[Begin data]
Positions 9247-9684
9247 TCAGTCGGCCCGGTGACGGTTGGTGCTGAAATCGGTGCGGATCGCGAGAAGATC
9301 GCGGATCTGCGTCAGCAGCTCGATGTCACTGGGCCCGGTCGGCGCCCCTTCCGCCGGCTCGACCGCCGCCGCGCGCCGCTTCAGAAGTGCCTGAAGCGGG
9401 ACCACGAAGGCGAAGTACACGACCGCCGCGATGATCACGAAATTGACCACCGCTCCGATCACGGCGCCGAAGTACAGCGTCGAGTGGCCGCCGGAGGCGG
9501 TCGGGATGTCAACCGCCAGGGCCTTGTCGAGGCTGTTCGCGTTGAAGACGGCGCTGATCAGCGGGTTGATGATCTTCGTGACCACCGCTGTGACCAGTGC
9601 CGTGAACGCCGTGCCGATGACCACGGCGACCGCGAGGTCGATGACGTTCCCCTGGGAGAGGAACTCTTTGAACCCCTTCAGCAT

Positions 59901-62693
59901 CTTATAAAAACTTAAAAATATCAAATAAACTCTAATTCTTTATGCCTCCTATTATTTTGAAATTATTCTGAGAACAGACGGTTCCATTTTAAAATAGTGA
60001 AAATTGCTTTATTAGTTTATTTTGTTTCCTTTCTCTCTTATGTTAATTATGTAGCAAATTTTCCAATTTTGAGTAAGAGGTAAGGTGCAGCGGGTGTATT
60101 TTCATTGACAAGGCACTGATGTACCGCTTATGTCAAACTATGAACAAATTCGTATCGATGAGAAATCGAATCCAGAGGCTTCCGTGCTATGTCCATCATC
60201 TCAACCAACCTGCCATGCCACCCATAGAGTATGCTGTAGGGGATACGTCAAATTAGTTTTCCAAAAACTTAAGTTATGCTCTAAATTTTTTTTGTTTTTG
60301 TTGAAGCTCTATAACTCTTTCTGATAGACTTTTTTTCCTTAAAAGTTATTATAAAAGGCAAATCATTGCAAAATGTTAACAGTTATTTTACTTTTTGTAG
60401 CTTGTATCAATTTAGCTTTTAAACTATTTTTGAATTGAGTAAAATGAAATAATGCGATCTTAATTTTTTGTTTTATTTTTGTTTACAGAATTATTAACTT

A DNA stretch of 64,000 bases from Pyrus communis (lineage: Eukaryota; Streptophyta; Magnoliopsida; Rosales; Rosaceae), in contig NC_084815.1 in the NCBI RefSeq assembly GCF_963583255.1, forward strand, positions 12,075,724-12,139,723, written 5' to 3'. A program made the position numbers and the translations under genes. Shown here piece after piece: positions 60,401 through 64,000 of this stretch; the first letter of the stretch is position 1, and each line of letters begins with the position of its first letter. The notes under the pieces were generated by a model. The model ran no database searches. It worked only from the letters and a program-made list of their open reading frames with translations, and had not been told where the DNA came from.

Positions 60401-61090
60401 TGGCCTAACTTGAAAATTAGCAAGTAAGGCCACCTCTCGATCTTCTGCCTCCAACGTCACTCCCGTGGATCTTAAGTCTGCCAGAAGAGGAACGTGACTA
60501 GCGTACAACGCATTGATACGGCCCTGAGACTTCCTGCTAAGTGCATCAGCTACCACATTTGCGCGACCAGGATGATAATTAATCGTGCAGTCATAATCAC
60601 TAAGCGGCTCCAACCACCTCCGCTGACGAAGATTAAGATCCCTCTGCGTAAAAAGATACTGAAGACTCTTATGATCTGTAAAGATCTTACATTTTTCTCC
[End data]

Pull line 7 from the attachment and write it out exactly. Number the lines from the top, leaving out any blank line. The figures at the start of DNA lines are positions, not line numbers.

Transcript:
Positions 59901-62693